Long Range Locators

Long Range Locators are also known as LRLs. These are treasure hunting devices that their makers claim can detect metals, jewels, and occasionally paper money at distances that range from several yards to a mile or more. Many of these devices claim to have some special circuitry that allows them to function. A few are known to take batteries and even to have lights that will come on at the flip of a switch.

Unfortunately, none have proven as effective as their markers would like the world to believe. Many of these devices in fact appear little more than dowsing rods with a bit of electrical flim-flammery attached to make them appear to be something more than what they actually are. While there are many people who argue that dowsing is a valid method of treasure hunting, buyers of metal detectors need to be aware that long range locators or long range detectors are not in fact metal detectors but are actually dowsing outfits.

These days, dowsing devices can look pretty scientific. They may sport keypads, antennas, padded-handles and other features that can cause a buyer to believe these are actually performing some high-tech scientific function. Decades ago, dowsing devices needed to be “tuned” to the material they were supposed to find. This was usually done by installing a screw that supposedly had a tiny amount of the material you were searching for. So if you wanted to find gold, you would install a screw that had a bit of gold; if you wanted silver, you would use a silver bearing screw and so forth.

Modern LRLs usually have a keypad or a dial that can be adjusted to “attune” the dowsing device to the material you are seeking. A few even claim to automatically tune themselves to the materials that you want. I’m not sure how they manage this last bit of mind reading but that is their claim.

There is nothing wrong with dowsing for treasure, and many treasure hunting forums have dowsing sections; it is a common enough practice that most of us have heard of it or seen it done at some time or another. The problem comes not from dowsing but from people new to treasure hunting who are confused between non-scientific dowsing and modern electronic metal detecters and wind up spending money on an LRL when they really wanted a metal detector. That means that the problem is in all of the advertising that makes LRLs sound far superior to metal detectors.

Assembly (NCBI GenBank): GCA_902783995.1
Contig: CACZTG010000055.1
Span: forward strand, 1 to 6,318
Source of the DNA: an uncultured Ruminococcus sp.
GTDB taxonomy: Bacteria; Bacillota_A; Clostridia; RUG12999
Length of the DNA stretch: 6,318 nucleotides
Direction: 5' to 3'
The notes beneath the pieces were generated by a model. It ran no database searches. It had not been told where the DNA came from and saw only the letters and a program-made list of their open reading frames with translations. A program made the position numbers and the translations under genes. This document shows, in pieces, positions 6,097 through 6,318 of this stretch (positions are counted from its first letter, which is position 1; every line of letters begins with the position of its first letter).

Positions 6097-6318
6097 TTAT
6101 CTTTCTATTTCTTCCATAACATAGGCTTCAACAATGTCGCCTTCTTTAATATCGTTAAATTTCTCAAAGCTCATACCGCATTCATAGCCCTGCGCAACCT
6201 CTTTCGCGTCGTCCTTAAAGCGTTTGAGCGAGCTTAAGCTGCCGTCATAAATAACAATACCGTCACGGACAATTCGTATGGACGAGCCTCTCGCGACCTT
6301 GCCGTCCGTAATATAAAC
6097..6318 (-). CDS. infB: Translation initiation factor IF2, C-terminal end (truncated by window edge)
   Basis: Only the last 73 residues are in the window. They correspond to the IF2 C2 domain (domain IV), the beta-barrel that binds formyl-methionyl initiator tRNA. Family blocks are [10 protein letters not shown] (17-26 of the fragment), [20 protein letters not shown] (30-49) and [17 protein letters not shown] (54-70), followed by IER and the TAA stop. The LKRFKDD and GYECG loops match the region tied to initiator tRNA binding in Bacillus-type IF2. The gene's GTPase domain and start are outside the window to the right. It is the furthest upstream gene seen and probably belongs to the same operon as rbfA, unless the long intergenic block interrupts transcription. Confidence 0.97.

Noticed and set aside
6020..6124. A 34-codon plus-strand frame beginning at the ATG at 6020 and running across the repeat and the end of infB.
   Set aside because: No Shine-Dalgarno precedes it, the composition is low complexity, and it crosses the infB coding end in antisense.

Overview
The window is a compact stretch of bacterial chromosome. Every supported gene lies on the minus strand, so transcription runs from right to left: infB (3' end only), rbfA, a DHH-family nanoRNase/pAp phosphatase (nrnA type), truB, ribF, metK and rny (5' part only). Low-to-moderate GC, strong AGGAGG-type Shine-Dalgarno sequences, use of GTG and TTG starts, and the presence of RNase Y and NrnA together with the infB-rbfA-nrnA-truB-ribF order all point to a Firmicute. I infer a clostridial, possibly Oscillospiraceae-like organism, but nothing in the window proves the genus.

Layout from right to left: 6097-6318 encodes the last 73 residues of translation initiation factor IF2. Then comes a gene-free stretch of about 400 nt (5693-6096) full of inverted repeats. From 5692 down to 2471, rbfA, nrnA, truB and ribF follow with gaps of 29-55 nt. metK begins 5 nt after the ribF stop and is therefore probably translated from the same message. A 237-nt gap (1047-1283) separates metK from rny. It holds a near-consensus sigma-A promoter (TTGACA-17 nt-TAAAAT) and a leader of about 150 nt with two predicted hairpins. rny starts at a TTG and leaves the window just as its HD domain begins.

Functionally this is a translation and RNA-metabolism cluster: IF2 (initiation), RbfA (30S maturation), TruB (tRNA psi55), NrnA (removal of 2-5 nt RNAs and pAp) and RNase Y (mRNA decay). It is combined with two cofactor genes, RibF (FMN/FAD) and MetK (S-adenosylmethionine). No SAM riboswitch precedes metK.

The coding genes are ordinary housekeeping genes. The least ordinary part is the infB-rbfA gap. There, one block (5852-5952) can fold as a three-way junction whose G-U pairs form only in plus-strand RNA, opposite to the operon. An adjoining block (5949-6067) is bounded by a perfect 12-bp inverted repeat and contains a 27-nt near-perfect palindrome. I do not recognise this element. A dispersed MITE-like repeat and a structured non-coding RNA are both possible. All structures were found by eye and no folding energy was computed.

We also need to keep perspective on the fact that there different types of equipment available. Side scan sonar and a few other high-end products actually can find some items at a reasonable distance. (Reasonable usually means something under 50 feet.) Long range locator manufacturers would claim their units can find items sometimes up to miles away.

There is a place for dowsing and probably one for long range detectors too. But, if you are just getting into the treasure hunting hobby, please be aware that there is a big difference between long range detectors and metal detectors. If your intention is to buy a metal detector to poke around on the beach with, stay away from long range detectors and just buy a machine that claims it will find pennies a few inches deep. You will be much happier.

Leave a Reply